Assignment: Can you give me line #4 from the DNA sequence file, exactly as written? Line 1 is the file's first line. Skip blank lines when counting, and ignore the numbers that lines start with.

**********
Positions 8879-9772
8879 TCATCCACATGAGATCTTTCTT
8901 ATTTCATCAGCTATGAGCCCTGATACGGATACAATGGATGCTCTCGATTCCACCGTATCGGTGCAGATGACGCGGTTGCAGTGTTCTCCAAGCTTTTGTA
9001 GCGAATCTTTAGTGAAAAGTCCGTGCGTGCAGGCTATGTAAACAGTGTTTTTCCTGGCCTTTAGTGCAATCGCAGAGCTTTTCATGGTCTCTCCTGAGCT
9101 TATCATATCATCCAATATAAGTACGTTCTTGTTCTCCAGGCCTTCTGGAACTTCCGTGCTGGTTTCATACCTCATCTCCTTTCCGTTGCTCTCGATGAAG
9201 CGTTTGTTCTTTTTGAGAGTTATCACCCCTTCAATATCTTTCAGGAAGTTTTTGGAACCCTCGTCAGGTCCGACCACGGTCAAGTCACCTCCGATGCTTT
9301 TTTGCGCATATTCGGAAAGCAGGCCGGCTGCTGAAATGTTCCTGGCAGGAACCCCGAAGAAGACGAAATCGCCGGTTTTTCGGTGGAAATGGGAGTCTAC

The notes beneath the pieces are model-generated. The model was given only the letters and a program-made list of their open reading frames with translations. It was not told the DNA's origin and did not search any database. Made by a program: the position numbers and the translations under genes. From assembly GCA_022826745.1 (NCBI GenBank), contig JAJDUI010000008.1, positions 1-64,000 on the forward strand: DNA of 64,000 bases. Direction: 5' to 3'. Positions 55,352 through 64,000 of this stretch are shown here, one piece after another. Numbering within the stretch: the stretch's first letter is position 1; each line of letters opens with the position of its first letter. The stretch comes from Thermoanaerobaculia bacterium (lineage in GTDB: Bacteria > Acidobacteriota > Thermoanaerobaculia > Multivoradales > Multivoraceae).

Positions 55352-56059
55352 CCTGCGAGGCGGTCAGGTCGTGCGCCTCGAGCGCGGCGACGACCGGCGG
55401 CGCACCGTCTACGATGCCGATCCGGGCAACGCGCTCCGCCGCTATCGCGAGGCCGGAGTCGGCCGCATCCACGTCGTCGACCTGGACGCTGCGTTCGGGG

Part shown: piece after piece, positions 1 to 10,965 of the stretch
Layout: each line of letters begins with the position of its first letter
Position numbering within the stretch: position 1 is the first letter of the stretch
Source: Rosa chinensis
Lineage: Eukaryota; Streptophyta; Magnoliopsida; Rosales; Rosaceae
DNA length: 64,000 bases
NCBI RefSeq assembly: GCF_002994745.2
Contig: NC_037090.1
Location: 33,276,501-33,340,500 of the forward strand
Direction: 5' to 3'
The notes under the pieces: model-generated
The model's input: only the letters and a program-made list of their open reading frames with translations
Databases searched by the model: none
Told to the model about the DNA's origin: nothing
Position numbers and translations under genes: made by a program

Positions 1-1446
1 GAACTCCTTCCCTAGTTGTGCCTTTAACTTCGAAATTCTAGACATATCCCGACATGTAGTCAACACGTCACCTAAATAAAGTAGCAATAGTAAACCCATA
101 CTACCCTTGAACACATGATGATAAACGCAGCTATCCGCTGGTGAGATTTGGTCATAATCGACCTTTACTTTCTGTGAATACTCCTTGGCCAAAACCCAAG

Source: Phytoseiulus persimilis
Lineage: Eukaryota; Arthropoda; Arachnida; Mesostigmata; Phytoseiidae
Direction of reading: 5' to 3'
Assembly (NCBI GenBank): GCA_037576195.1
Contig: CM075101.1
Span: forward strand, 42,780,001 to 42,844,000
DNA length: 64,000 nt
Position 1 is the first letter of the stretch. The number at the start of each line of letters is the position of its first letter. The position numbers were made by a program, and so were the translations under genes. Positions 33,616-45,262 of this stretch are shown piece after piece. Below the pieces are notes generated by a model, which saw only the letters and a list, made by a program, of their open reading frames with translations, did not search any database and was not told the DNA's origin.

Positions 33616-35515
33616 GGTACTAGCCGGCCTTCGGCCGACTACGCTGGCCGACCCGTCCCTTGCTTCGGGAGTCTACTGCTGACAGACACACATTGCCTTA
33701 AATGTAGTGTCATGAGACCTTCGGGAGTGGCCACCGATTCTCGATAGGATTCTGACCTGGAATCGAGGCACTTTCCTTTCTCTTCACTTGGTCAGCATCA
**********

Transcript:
9001 GCGAATCTTTAGTGAAAAGTCCGTGCGTGCAGGCTATGTAAACAGTGTTTTTCCTGGCCTTTAGTGCAATCGCAGAGCTTTTCATGGTCTCTCCTGAGCT